Giovanna Garzoni (Italian, 1600-1670), Still life with flowers in an elaborate vase
Giovanna Garzoni (Italian, 1600-1670)
Still life with flowers in an elaborate vase
Tempera on vellum
Vellum size: 9 5/8 x 12 3/8 in
Frame size: 18 1/4 x 21 in.
Giovanna Garzoni was one of the most important woman painters in Italian art. Born in Ascoli in the region of the Marches in 1600, Garzoni completed several youthful works that demonstrated a precocious talent. In 1616 she went to Rome, where she found herself immediately immersed in an ambiance dominated by the innovative ideas of the Academia dei Lincei, which had been founded by the nobleman Federico Cesi and of which Galileo was an illustrious member. In Rome Garzoni was encouraged to dedicate herself to botanical painting. Eventually, the genre of still life painting would become her forté, winning her fame at many of the most illustrious courts of Europe - Paris, Rome, Naples, and Turin. She almost always painted these works on vellum rather than paper or canvas, and became known as the “illustrious miniaturist.” In the 1640s, Garzoni came to Florence to become an official miniaturist to the venerable Medici court. (It should be noted that this term did not then refer to the size of the paintings, but to a technique of applying tempera to parchment or vellum, producing a delicate translucence like illuminated manuscripts.) She was greatly attached to the activities of the Accademia di San Luca to which she bequeathed her estate. In gratitude, the academicians erected a commemorative monument with her portrait in their church of SS. Luca e Martina.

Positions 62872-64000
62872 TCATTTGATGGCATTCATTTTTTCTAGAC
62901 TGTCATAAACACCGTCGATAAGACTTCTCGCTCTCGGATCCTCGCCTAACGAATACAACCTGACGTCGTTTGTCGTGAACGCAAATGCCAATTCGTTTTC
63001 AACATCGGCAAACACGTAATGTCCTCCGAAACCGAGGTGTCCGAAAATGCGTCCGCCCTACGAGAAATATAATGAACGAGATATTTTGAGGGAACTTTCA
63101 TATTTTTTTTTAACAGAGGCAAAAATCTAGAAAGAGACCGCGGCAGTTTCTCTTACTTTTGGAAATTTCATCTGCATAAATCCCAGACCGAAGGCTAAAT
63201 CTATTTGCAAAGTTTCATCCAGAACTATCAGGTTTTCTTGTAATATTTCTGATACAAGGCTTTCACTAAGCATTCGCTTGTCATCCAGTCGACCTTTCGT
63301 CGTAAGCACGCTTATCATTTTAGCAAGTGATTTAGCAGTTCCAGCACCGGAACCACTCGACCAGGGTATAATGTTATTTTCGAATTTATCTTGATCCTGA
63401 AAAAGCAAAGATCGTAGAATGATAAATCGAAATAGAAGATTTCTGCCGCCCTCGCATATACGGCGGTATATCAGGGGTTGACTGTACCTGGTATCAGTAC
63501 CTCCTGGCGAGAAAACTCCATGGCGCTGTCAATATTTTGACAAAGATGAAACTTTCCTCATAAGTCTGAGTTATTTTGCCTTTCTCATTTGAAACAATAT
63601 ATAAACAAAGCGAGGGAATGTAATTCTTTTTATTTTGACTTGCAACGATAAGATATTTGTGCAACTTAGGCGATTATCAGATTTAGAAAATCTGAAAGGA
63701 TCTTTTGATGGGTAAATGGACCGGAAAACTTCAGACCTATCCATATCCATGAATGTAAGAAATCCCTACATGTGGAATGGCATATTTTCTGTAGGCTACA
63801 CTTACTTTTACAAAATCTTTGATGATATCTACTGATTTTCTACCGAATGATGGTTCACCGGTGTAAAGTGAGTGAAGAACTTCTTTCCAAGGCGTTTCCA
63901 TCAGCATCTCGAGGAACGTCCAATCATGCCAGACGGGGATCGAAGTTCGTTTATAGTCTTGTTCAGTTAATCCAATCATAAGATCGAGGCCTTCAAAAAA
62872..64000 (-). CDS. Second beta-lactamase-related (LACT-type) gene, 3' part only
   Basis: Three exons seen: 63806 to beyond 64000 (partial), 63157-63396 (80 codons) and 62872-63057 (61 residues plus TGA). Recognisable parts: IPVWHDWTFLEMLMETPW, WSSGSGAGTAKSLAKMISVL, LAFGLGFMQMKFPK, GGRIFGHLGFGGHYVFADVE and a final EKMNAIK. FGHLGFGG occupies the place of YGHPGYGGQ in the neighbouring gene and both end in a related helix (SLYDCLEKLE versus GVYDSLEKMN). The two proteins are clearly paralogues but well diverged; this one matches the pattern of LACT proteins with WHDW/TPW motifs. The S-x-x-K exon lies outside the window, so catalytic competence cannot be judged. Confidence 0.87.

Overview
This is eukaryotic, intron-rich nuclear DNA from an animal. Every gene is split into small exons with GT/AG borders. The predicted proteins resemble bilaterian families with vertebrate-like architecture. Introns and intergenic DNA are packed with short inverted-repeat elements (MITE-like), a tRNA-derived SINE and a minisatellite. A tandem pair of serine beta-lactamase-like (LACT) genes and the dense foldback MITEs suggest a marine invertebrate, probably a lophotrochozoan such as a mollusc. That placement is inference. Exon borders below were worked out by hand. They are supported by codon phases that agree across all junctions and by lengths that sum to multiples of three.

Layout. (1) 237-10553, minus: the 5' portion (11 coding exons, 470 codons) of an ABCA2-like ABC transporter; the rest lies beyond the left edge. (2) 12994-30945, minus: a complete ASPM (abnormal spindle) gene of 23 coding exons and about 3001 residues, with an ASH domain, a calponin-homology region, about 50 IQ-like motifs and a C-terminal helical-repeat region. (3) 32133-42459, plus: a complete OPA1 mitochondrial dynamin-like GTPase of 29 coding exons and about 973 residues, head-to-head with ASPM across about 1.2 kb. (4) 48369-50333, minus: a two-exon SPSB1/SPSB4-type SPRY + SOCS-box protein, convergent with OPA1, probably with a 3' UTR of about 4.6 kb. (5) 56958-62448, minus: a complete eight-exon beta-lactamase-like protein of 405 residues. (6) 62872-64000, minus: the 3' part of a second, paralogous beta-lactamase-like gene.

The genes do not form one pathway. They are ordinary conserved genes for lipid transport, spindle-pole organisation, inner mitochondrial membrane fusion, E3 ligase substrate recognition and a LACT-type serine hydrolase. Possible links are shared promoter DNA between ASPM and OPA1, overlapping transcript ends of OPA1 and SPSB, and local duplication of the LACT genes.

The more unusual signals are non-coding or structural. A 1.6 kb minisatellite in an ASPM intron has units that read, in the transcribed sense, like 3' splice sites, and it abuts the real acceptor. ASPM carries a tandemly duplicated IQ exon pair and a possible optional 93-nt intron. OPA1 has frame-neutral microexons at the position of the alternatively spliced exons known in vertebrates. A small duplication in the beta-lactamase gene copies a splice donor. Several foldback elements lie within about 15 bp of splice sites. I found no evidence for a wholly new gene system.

Works by Italian women artists from the seventeenth century are exceedingly rare. Few women had the opportunity to develop an artistic skill or work outside the home in any capacity. Giovanna Garzoni was a rare example of a woman who managed to work around social codes and become a working, successful and well-rewarded artist: one of the handful whose names are still known today. The rediscovery of Giovanna Garzoni can be traced back to the great exhibition of Italian still life paintings held in Naples, Rotterdam, and Zurich in 1964. Since that date, the research of many scholars has uncovered the well-documented life of an outstanding woman artist whose works were prized at the courts of Florence, Naples, Rome, Turin, and beyond the Alps to France.
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